Our Khmer Women’s Group

Every Wednesday, I welcome about 13 to 20 women to our Khmer Women’s Support Group in the Fairfield Women’s Health Centre. The women are from the local Southwest Sydney area. The support group provides a place for Khmer women to meet, socialise, learn new skills, and share their experiences. It’s a safe space where the women can reflect on what they have gone through, practice self-care and find the hope they need to create much greater joy.

On the first day, I gave the women some mindfulness colouring exercises. This was a good way to get to know everyone: their individual personalities and needs. Through the colours they chose and the marks they made I was able to gain more insight on how they were feeling. It’s also a good gauge to track the women’s progress in each session.    

Khmer women usually spend about half an hour on this mindfulness activity, learning how to focus better. These techniques are then strengthened through weekly meditation sessions. Usually, it takes some time before the women learn to meditate properly.

Considering what Khmer women have gone through, learning how to breath well is very important. A lot of stress is carried in the mind and body. So, it’s important for Khmer women to release this by returning each week to progress in their meditation journey.  

And most of the women do return! They are eager to do so to get into the flow of meditation.

Early this year, we even had a taste of what it meant to integrate yoga into our meditation practice. Thanks to funding from the Fairfield Women’s Health Centre, we were able to hire a yoga instructor over four weeks.

These sessions are now complete although the women in my group are very keen for this to continue.

Some other techniques we use in our group are health education, storytelling, and reflective discussions so Khmer women can find their sense of self and belonging. Group sharing, using their own language, allows the women to gain insight into how they are feeling. This helps Khmer women find it within themselves to improve their sense of confidence, independence, and self-worth.

Bonnie’s Khmer Women’s Group helps strengthen the bond between Khmer women. It is an invisible bond that will never break because of Khmer women’s experiences during the brutal Khmer Rouge Regime that began in April 1975.

Safety is so important for Khmer women. It’s the reason why many Khmer women are afraid to trust others unlike themselves who may have gone through similar experiences. Once this trust is broken, as it has during the Khmer Rouge, it’s very difficult to repair.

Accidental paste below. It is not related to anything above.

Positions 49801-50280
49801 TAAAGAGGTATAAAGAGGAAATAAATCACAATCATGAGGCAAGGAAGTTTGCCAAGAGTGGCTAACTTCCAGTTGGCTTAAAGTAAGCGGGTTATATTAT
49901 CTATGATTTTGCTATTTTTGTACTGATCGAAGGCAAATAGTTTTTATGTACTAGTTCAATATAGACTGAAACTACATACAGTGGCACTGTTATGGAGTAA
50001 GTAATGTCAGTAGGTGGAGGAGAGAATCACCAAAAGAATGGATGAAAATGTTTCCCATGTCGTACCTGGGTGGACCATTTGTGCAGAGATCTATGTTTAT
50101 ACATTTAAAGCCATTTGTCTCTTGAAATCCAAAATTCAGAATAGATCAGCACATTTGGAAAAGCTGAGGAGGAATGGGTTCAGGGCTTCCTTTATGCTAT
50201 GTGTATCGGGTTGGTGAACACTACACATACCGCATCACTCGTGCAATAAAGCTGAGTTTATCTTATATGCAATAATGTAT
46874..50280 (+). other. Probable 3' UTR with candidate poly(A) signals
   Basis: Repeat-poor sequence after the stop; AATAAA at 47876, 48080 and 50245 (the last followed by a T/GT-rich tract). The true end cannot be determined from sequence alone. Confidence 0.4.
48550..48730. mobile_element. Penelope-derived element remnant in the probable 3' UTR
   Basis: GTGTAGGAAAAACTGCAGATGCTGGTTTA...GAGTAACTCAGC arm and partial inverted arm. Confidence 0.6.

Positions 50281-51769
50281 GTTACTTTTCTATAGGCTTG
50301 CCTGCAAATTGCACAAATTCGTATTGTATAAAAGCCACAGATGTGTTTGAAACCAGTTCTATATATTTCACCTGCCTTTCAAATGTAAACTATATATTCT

The importance of safety is one reason why Khmer women are drawn to each other in the first place. I noticed from the first day that the women in my group felt comfortable with each other. Some of them had arrived early and were sitting around and chatting even before the session began.

Home, Friendships and the Healing Power of Women

In Khmer culture, women are at the centre of everything and there is also a shared understanding of each woman’s roles in the family structure and community. Khmer women, for example, take on the responsibility of looking after each other’s children without being asked. Their role as a sole housemaker is clearly understood. Preferably, it is the woman that manages the preparation of the cooking and the household. These roles help bring Khmer woman together, as one family or community.

And when it comes to home, this for a Khmer woman is like a temple; sacred spaces and places to be protected and cherished where, for so many, home and family had been taken away so ruthlessly during the brutal Khmer Rouge Regime.

The same goes for family and community and the newfound relationships Khmer women have found in our Bonnie’s Group. It’s what we nurture each week in our sessions – protecting their safety, their cherished relationships, their friendships, their growth, their personal and emotional development.

Hopefully, through the generosity of our donors, we can continue to expand our support for Khmer women in Sydney. Maybe, one day, we may even hire a regular yoga instructor!

Written with Darany

Images via Canva

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